Himmelfarb, a leading neoconservative historian of ideas (One Nation, Two Cultures, etc.), takes on the ambitious project of reclaiming the Enlightenment from what she sees as delusionary French thinkers and restoring it to the (apparently) virtuous moderation of the English. The French Enlightenment, she claims, was excessively preoccupied with reason and insufficiently concerned with individual liberty; the philosophes idealized Man in the abstract but despised the common man. In contrast, a distinctively humane British Enlightenment was underpinned by ideals of social virtue: compassion, benevolence and sympathy. These thinkers were tolerant and pragmatic, convinced that private self-interest and public welfare were ultimately compatible. Their legacy, Himmelfarb argues, exerts a major influence on contemporary U.S. culture. Himmelfarb's book is both sophisticated and accessible, and makes some valuable revelations: Adam Smith's hostility to the "business class"; Burke's antipathy to British rule in India. One wonders about the value of the term "Enlightenment" when it is so broad as to encompass John Wesley, and the author's exaltation of the English-speaking philosophical tradition appears particularly problematic in her treatment of the American Enlightenment. Was the American Civil War, allegedly fought in defense of liberty, any less terrible than the infamous Terror? Nonetheless, this is a book with important ideological implications that deserves to be read and debated across the political spectrum. (Aug. 27) Copyright 2004 Reed Business Information.
One of the most important and least remarked truths of modern history is that the British enlightenment came before the French, both temporally and intellectually. Himmelfarb's new book does full justice to this fact and goes on to place the American enlightenment in the context of its predecessors. I am not quite persuaded that Himmelfarb's account, constantly drifting off from the political activities of the Founders to the ferment among American Wesleyans and Calvinists, fully supports her claim that the Federalist Papers were to the American enlightenment what the Encyclopedie was to the French. Nevertheless, readers wishing a quick introduction to the philosophical and sociological roots of the political principles of the Revolutionary and Federalist periods will not regret time spent with this clearly written and enlightening book. Himmelfarb's exploration of the ideological connections between Edmund Burke and Adam Smith, as well as her arguments for the continuities between the younger and older versions of these key figures, is an extraordinary and convincing tour de force.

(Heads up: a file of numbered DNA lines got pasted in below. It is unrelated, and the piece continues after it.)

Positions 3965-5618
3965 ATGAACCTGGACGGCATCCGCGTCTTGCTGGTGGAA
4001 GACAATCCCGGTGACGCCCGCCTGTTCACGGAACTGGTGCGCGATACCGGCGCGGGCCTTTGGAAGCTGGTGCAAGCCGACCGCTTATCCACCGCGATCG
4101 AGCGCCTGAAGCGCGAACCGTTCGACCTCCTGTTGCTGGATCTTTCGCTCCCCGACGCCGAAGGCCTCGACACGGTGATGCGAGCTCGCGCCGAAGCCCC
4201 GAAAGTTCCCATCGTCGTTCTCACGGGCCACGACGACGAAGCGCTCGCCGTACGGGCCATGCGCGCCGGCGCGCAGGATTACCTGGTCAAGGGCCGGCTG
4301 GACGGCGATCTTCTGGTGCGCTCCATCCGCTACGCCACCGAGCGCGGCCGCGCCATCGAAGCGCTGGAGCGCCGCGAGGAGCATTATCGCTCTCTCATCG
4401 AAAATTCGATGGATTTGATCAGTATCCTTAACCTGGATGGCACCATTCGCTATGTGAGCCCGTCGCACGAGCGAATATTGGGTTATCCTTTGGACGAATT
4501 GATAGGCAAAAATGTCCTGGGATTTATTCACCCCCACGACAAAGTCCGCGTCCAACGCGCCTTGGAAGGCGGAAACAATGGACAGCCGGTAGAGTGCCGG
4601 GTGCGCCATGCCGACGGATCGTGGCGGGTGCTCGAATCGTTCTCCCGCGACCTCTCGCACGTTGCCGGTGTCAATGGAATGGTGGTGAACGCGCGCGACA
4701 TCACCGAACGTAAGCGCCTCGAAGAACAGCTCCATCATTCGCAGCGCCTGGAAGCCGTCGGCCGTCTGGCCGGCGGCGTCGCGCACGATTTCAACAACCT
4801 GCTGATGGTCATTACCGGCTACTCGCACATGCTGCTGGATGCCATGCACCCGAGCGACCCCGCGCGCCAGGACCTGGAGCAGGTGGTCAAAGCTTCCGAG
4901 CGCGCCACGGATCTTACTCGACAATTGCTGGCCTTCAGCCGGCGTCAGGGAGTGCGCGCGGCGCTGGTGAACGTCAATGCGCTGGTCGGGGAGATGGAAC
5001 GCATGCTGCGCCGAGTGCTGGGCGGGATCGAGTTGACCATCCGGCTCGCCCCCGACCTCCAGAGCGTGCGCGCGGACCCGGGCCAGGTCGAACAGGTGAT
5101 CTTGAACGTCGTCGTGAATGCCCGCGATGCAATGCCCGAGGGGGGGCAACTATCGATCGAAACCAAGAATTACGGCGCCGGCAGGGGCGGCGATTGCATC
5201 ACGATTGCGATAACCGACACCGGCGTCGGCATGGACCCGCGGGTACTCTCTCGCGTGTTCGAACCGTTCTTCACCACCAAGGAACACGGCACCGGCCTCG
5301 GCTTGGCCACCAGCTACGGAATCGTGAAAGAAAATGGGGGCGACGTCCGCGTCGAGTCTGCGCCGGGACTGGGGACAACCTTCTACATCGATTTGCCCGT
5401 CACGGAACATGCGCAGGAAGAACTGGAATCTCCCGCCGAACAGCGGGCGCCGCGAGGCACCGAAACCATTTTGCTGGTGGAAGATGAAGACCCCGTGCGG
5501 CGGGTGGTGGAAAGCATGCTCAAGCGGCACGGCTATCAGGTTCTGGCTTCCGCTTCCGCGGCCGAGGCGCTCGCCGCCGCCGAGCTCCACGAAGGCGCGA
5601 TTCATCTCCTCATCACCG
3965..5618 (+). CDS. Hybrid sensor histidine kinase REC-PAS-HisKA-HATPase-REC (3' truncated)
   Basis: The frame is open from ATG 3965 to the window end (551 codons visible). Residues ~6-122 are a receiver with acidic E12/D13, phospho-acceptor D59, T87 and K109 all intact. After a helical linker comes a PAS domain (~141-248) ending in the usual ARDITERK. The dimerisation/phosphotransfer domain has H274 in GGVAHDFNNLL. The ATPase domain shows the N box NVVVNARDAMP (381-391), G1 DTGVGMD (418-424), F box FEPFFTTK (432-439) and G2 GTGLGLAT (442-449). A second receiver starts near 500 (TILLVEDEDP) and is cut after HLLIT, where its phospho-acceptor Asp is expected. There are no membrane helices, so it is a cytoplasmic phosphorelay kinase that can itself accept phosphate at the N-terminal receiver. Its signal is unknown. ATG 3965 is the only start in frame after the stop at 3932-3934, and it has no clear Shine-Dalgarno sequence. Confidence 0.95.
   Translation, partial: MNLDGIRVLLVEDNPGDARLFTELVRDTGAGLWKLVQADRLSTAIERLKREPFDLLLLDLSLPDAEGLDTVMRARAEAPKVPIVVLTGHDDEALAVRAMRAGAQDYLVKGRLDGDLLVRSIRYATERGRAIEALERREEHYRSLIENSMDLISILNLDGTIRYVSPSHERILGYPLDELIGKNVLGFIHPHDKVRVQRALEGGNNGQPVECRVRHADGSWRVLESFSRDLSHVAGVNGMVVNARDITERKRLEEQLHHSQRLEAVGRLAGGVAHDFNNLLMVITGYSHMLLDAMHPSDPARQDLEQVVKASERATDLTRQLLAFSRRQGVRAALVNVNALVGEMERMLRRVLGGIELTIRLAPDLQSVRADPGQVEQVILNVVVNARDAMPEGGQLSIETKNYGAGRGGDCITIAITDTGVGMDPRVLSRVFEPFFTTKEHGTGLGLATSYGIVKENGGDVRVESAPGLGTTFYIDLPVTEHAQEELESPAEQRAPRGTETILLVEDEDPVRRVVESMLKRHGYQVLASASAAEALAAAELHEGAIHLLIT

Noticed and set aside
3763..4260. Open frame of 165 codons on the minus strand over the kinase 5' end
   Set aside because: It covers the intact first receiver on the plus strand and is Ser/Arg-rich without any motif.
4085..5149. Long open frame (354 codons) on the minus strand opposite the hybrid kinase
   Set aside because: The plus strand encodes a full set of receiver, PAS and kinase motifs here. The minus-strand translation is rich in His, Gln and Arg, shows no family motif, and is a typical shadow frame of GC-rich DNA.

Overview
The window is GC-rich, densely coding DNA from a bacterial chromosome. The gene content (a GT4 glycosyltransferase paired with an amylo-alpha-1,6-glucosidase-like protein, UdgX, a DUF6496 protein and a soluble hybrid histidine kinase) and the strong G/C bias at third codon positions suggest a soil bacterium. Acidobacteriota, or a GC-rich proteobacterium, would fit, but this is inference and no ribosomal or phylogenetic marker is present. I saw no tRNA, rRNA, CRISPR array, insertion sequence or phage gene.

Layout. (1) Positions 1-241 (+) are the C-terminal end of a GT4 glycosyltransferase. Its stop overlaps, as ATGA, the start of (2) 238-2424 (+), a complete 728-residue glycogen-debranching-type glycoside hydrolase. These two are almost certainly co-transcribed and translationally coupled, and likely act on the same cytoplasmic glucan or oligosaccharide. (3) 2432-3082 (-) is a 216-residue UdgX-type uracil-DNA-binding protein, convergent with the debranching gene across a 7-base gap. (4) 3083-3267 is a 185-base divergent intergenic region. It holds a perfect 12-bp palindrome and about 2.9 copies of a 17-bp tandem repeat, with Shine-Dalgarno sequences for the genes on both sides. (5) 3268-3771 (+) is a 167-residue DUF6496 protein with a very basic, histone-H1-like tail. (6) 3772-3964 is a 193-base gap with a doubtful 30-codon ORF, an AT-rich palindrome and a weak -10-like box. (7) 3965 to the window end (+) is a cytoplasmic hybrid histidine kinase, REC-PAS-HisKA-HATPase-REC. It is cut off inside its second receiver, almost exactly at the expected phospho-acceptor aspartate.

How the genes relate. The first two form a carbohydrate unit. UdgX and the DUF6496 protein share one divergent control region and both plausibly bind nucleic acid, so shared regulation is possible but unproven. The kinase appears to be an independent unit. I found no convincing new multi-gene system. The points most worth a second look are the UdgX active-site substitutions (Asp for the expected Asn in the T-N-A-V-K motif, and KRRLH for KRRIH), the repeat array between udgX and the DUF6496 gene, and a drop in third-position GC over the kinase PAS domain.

Himmelfarb (emeritus, Graduate Sch., CUNY) separates the French Enlightenment from the British and American Enlightenments, which she views as the expression of a moral philosophy found primarily in the writings of Adam Smith, David Hume, and Edmund Burke. Himmelfarb argues that a moral sentiment throughout the writings of these British philosophers led to an Age of Benevolence, in which a practical altruism prevailed in the Anglo-Saxon realm-a sentiment not commonly associated with these icons of the conservative pantheon. Conversely, she views the French Enlightenment as a more abstract and dogmatic intellectual phenomenon; the French philosophes' insistence on the compassionless primacy of Reason over the lesser emotions ultimately led to the bloody excesses of the Reign of Terror. In conclusion, she asserts that in America the moral sentiments expressed by Smith, Hume, and Burke are now embodied in George W. Bush's fading call for compassionate conservatism. Grounded in the texts, from which she quotes copiously, and sure to be controversial, this vibrant example of intellectual history should be in both academic and public libraries.-Jim Doyle, Sara Hightower Regional Lib., Rome, GA Copyright 2004 Reed Business Information.